“I can’t imagine you among the polar bears and penguins, anyway.” Meredith chuckled. “You’re too much a hothouse flower.”
Paulette laughed. “You’ve got part of it right. First, there aren’t penguins in Alaska. Second, you’re dead-on about me needing a warmer climate. That’s why I’m here.”
“I thought you wanted to make me squirm.” Meredith sipped her wine, imagining the crickets rubbing their legs to create their unique music like a symphony orchestra warming up.
“I love seeing you squirm, but that wasn’t why I really came to find you.” Paulette scooted back in her chair, sitting more upright. She leveled her gaze on Meredith, resting her wineglass on her tummy. “Truth be told, I missed you. Or more accurately, I missed our friendship.”
“That was eons ago.” Meredith looked away. Although she longed for the closeness they once shared, she would never allow her sister to maneuver close enough to hurt her ever again. The emotional barrier she’d erected had to remain in order to protect herself from Paulette’s barbs.
“Hm.” Paulette twirled her glass slowly, the fairy lights glinting off the wine’s dark surface. “We can’t see the future.”
“No, yet we both know the past.”
“Do we?” Paulette cleared her throat, the sound harsh in the gentle spring evening. “I’m never certain I understand what happened, let alone the underlying meaning of events. It’s like music, as far as I’m concerned.”
Meredith focused her attention on her then, puzzled by the analogy. “How is music a mystery?”
Paulette waved her hand, palm up and open. “Music flows around me but is elusive, fleeting. I enjoy listening to it but don’t entirely comprehend what it’s trying to say.”
“Not everything has to have meaning, does it?”
Paulette nodded. “Absolutely. People crave to know why things happen. Think about all the symbolism applied to everything. Even the clothes we wear are said to show the kind of person we are.”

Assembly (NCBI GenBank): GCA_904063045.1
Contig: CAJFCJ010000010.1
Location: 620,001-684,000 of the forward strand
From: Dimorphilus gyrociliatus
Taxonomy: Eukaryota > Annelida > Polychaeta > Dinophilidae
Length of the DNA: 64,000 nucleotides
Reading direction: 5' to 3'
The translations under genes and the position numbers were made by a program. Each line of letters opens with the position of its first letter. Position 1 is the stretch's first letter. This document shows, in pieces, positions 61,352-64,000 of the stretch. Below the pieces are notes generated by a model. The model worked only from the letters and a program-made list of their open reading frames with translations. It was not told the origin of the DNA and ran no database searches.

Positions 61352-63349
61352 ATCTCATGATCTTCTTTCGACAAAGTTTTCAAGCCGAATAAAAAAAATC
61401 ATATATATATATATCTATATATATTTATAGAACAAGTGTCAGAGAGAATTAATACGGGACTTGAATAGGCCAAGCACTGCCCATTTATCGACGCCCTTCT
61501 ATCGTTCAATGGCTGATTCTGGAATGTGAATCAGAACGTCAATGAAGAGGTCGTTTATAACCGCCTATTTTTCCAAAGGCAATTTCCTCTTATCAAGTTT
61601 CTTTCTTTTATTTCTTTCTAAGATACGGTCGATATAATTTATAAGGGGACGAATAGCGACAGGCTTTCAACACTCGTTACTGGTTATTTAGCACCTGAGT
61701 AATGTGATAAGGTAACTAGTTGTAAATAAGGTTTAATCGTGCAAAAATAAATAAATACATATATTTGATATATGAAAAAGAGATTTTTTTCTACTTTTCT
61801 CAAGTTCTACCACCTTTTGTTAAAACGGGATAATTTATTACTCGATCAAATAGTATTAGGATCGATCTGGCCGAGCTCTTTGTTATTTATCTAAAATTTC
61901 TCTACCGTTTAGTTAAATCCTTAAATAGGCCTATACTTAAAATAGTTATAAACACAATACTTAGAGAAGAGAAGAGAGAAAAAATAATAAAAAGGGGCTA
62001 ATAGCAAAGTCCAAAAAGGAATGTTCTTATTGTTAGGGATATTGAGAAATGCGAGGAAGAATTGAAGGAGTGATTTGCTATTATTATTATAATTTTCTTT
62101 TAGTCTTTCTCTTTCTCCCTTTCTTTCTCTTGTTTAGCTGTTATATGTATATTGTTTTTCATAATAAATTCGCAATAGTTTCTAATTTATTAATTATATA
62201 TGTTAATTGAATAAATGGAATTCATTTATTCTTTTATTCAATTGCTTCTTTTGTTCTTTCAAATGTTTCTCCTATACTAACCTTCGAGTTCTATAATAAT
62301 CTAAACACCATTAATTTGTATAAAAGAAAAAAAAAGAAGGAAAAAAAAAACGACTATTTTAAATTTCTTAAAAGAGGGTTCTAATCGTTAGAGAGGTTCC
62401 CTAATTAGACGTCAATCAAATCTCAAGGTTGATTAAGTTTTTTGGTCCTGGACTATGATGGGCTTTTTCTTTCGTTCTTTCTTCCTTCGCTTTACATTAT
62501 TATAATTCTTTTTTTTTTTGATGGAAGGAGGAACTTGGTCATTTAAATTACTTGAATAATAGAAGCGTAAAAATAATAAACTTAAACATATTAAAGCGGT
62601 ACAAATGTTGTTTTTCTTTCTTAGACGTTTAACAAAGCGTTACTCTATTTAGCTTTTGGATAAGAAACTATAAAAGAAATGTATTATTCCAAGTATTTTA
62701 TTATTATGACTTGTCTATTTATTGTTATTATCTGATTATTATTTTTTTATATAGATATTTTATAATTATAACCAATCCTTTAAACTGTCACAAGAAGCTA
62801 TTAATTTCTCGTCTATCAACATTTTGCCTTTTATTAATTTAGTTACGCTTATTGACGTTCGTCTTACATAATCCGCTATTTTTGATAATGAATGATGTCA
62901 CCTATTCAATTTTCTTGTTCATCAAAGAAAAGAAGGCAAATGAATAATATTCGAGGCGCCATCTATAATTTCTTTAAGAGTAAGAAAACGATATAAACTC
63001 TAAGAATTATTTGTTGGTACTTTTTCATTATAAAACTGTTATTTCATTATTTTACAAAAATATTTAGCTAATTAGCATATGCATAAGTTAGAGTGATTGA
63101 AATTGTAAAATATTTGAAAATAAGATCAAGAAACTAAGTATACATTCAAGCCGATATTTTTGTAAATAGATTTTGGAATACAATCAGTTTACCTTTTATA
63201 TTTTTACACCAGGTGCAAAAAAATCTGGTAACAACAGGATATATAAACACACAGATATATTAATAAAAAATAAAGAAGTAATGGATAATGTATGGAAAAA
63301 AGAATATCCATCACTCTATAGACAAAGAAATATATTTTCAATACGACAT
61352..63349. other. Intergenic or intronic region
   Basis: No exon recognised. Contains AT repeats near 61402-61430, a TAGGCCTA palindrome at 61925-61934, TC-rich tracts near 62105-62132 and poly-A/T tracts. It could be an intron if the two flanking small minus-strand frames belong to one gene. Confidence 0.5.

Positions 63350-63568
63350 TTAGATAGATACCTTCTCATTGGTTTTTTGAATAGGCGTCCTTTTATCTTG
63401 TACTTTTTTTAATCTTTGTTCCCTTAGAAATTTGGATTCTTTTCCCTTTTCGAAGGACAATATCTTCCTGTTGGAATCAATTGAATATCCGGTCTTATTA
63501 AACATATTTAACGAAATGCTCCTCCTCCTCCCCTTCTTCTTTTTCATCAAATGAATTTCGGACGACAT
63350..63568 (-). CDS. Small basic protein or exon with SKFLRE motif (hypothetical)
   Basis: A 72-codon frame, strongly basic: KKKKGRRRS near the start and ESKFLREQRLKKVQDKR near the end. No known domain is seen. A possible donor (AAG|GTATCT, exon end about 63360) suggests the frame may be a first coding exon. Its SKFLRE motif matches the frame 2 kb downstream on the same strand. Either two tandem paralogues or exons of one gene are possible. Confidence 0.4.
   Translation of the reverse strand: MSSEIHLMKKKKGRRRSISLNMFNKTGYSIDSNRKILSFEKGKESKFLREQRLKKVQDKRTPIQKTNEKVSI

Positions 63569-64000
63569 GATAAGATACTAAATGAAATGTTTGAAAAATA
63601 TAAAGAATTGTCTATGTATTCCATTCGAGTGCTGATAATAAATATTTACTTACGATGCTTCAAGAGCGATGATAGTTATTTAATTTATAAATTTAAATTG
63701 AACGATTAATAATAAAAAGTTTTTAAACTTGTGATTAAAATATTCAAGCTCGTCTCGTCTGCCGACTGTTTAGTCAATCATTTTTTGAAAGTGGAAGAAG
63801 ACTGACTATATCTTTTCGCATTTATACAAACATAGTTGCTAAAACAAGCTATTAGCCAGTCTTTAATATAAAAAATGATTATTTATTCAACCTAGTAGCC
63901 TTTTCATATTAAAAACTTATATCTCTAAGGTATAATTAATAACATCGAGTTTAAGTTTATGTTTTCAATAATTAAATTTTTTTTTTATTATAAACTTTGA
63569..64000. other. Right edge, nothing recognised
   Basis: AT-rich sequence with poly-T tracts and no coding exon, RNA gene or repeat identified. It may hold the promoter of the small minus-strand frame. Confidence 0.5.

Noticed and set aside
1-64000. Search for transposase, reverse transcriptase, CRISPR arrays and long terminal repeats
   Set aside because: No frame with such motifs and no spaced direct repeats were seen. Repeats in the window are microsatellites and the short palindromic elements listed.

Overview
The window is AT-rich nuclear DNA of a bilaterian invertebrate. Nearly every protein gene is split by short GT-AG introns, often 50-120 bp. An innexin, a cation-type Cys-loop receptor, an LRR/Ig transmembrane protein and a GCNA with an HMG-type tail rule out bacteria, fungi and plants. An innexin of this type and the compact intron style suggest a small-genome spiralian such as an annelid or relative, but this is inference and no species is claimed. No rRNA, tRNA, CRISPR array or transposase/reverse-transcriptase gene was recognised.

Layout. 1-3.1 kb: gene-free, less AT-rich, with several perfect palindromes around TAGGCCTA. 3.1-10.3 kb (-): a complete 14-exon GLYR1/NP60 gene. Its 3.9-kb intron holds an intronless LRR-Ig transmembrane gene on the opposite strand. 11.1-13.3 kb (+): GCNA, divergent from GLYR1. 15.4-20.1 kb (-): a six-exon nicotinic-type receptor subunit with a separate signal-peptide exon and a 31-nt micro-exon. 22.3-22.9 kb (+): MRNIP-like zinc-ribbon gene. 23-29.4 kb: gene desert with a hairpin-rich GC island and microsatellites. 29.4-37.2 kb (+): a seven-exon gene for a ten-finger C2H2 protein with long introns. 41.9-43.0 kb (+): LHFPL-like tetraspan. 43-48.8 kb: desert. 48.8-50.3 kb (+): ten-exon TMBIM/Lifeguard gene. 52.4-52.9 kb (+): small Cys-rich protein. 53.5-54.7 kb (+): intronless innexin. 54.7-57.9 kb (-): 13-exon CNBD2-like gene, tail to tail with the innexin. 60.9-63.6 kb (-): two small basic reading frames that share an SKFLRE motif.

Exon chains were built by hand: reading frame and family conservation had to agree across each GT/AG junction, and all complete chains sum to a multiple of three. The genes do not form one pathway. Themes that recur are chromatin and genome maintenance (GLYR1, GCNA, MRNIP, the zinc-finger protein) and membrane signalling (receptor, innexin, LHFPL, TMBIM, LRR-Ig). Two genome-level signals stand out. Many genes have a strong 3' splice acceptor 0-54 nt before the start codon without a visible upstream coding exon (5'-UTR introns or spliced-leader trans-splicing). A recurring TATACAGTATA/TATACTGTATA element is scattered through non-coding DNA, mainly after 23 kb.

“Music is a different medium, though.” Meredith sat up, her back pressing into the Adirondack chair. “The notes speak to me, share a mood and a feeling simultaneously that carry the meaning. Don’t you hear the ambiance when you listen?”
Paulette slowly shook her head. “I don’t think so.” She shrugged. “But maybe some of that seeps into my subconscious.”
“Even the crickets are sharing their mood, playing their sense of peace and joy.”
“It’s the soundtrack of their life, you mean?”
“Brilliant.” Meredith nodded and stared at her sister. She’d never thought of each person having a soundtrack of music that reflected who they were during their lifetime. The myriad of tunes and compositions heard during momentous occasions as well as the day-to-day happenings, all combined into a tapestry of sound. “What would yours be?”
Paulette put her glass to her lips but lowered it without drinking. “Mine would include nursery songs and ballads as well as a hint of blues tunes. And sewing.” She lifted her wine and sipped.
“Sewing?” Meredith cocked a brow. “How is sewing a kind of music?”
“To me, the stitches are like notes. When you combine different colors and patterns, you achieve music.”
Paulette’s unique appreciation of music is brought to the fore in the sequel, entitled Remnants, which will release this fall. Music runs throughout Traces as well, but Meredith’s enjoyment of various tunes stems from a listener’s appreciation rather than a performer’s, much like a reader’s appreciation of a book versus that of a writer. Knowing the nuts and bolts of how something is created versus observing and enjoying the finished product are different sides of the same coin.
As an amateur musician, I see both sides of that musical coin. But for me, singing is more about feeling joyous and happy, and so when I break into song I know I’m feeling on top of the world. Singing effectually becomes my mood ring. I’ve heard some folks dive into a cleaning frenzy when stressed; others jog or run; my daughter hangs out with her horses; perhaps some folks even sew.
Do you have a way of knowing when you’re very happy or even very upset based on some creative endeavor? What are your “tells” that hint or declare how you’re feeling to others?
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Thanks, Betty. As always, such a pleasure having you drop by.
If you would like to win a copy of Traces (your choice of print or ebook), then leave a comment with your answer to Betty’s question.